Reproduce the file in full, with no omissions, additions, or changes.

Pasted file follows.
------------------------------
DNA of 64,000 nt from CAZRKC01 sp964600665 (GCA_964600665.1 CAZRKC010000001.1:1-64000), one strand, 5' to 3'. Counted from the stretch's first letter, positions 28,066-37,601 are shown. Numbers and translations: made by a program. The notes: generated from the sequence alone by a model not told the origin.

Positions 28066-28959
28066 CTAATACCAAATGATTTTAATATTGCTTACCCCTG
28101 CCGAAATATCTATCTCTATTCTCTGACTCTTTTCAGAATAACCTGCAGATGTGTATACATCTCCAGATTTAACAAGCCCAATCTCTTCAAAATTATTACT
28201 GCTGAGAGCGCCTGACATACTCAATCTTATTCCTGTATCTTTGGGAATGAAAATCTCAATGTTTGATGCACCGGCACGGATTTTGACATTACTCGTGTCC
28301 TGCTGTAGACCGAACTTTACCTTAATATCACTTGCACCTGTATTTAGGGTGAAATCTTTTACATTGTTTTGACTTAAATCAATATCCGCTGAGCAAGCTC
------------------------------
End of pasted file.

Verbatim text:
DNA of 64,000 nt from CAZRKC01 sp964600665 (GCA_964600665.1 CAZRKC010000001.1:1-64000), one strand, 5' to 3'. Counted from the stretch's first letter, positions 28,066-37,601 are shown. Numbers and translations: made by a program. The notes: generated from the sequence alone by a model not told the origin.

Positions 28066-28959
28066 CTAATACCAAATGATTTTAATATTGCTTACCCCTG
28101 CCGAAATATCTATCTCTATTCTCTGACTCTTTTCAGAATAACCTGCAGATGTGTATACATCTCCAGATTTAACAAGCCCAATCTCTTCAAAATTATTACT
28201 GCTGAGAGCGCCTGACATACTCAATCTTATTCCTGTATCTTTGGGAATGAAAATCTCAATGTTTGATGCACCGGCACGGATTTTGACATTACTCGTGTCC
28301 TGCTGTAGACCGAACTTTACCTTAATATCACTTGCACCTGTATTTAGGGTGAAATCTTTTACATTGTTTTGACTTAAATCAATATCCGCTGAGCAAGCTC